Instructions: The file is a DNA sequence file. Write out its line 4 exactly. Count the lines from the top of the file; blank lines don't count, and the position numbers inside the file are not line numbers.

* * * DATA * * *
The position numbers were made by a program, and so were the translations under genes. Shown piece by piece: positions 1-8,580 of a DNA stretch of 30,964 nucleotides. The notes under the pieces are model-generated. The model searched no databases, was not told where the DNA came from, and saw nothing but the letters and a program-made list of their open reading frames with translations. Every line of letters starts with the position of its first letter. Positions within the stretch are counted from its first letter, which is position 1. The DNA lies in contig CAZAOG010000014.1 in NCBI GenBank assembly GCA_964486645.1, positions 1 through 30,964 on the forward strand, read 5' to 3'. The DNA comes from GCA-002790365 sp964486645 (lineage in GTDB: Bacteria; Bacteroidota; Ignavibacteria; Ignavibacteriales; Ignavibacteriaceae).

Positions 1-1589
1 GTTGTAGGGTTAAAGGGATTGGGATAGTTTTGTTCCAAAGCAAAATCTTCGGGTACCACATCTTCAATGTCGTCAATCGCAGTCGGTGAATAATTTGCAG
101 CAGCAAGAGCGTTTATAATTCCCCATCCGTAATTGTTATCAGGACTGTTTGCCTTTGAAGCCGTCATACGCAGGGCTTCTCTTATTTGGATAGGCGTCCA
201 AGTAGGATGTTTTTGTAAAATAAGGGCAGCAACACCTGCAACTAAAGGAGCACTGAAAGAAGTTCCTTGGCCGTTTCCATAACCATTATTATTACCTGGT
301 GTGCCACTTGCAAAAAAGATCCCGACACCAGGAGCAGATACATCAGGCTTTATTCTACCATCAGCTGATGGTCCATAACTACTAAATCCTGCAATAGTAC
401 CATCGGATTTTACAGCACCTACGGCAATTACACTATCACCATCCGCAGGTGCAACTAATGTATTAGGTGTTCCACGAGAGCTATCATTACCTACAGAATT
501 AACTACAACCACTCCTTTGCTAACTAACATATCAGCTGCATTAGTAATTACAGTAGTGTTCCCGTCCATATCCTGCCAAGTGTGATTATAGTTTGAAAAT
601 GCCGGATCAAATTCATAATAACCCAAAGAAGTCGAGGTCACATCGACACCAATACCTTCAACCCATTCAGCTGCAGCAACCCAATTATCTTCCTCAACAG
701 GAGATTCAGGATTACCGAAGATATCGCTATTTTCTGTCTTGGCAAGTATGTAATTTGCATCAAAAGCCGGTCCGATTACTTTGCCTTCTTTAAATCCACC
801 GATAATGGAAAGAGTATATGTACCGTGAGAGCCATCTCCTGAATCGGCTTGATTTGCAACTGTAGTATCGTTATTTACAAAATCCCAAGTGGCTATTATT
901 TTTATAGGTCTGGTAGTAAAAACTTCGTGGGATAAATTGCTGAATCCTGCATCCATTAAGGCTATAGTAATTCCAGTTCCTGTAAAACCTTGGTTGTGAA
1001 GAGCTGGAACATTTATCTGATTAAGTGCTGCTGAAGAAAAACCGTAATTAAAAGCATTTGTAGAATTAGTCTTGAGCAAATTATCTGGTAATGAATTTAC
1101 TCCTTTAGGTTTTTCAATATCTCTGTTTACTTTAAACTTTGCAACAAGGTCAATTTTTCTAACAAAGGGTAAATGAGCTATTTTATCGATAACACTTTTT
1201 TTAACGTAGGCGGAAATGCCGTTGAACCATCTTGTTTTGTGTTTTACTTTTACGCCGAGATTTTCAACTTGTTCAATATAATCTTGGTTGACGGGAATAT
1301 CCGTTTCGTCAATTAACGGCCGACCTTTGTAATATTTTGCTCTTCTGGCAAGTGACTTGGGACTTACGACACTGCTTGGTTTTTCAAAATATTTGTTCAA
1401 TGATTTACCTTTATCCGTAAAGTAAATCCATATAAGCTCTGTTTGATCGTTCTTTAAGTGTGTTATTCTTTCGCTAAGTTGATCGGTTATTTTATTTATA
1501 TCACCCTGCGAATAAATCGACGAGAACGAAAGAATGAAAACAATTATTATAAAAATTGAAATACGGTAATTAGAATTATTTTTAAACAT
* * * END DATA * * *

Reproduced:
101 CAGCAAGAGCGTTTATAATTCCCCATCCGTAATTGTTATCAGGACTGTTTGCCTTTGAAGCCGTCATACGCAGGGCTTCTCTTATTTGGATAGGCGTCCA